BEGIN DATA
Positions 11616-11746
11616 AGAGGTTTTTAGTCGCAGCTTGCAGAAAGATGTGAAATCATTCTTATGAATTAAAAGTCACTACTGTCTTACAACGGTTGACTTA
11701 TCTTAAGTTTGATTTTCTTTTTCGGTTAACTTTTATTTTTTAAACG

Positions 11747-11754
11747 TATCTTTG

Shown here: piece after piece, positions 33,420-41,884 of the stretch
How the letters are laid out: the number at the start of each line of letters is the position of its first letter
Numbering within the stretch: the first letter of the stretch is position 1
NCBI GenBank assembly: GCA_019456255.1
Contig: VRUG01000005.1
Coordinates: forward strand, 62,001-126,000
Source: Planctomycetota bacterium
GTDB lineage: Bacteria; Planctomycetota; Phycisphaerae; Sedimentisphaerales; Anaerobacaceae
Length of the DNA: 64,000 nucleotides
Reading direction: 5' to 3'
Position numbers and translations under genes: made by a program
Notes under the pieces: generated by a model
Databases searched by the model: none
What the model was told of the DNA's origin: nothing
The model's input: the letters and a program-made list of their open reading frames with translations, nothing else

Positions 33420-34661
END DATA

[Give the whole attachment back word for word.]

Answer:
Positions 11616-11746
11616 AGAGGTTTTTAGTCGCAGCTTGCAGAAAGATGTGAAATCATTCTTATGAATTAAAAGTCACTACTGTCTTACAACGGTTGACTTA
11701 TCTTAAGTTTGATTTTCTTTTTCGGTTAACTTTTATTTTTTAAACG

Positions 11747-11754
11747 TATCTTTG

Shown here: piece after piece, positions 33,420-41,884 of the stretch
How the letters are laid out: the number at the start of each line of letters is the position of its first letter
Numbering within the stretch: the first letter of the stretch is position 1
NCBI GenBank assembly: GCA_019456255.1
Contig: VRUG01000005.1
Coordinates: forward strand, 62,001-126,000
Source: Planctomycetota bacterium
GTDB lineage: Bacteria; Planctomycetota; Phycisphaerae; Sedimentisphaerales; Anaerobacaceae
Length of the DNA: 64,000 nucleotides
Reading direction: 5' to 3'
Position numbers and translations under genes: made by a program
Notes under the pieces: generated by a model
Databases searched by the model: none
What the model was told of the DNA's origin: nothing
The model's input: the letters and a program-made list of their open reading frames with translations, nothing else

Positions 33420-34661